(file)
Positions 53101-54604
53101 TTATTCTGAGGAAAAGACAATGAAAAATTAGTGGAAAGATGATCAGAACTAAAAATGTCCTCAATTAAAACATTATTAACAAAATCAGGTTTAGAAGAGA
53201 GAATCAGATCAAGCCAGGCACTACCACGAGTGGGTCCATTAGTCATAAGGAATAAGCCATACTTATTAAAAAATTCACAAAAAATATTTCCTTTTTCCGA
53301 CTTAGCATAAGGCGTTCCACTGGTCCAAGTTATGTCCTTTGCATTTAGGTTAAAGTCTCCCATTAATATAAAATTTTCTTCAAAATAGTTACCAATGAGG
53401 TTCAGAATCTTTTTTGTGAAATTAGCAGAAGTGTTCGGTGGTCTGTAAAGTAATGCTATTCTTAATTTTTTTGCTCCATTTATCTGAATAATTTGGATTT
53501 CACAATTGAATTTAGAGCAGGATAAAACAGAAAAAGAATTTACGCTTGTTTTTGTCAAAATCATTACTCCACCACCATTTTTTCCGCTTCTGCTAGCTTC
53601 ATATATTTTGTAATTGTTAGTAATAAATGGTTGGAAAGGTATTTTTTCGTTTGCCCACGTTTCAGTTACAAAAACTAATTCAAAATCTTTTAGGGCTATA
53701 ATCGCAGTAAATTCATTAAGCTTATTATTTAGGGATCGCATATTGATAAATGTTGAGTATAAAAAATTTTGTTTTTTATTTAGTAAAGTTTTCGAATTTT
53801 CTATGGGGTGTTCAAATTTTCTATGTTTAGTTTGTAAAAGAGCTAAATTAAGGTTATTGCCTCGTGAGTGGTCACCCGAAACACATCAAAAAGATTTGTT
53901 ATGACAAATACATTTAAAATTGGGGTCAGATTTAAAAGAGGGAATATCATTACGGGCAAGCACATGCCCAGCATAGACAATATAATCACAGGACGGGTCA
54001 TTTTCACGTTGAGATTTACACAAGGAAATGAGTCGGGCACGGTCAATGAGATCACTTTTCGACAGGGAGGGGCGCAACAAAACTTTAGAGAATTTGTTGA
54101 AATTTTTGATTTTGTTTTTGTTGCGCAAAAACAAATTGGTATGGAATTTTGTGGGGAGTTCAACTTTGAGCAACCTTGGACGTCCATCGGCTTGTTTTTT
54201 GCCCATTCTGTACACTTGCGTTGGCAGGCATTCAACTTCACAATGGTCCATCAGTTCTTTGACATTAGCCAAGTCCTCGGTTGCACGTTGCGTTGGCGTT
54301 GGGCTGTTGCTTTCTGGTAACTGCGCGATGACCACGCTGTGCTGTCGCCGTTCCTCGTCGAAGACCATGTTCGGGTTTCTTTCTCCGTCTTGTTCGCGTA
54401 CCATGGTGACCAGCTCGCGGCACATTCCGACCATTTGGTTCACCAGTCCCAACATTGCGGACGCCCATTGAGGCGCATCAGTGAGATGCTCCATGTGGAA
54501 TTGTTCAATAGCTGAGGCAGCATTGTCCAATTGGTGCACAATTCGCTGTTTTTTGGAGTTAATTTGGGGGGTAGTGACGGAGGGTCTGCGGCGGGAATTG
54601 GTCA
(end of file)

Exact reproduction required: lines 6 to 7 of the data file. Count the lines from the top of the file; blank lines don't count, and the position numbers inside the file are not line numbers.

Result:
53501 CACAATTGAATTTAGAGCAGGATAAAACAGAAAAAGAATTTACGCTTGTTTTTGTCAAAATCATTACTCCACCACCATTTTTTCCGCTTCTGCTAGCTTC
53601 ATATATTTTGTAATTGTTAGTAATAAATGGTTGGAAAGGTATTTTTTCGTTTGCCCACGTTTCAGTTACAAAAACTAATTCAAAATCTTTTAGGGCTATA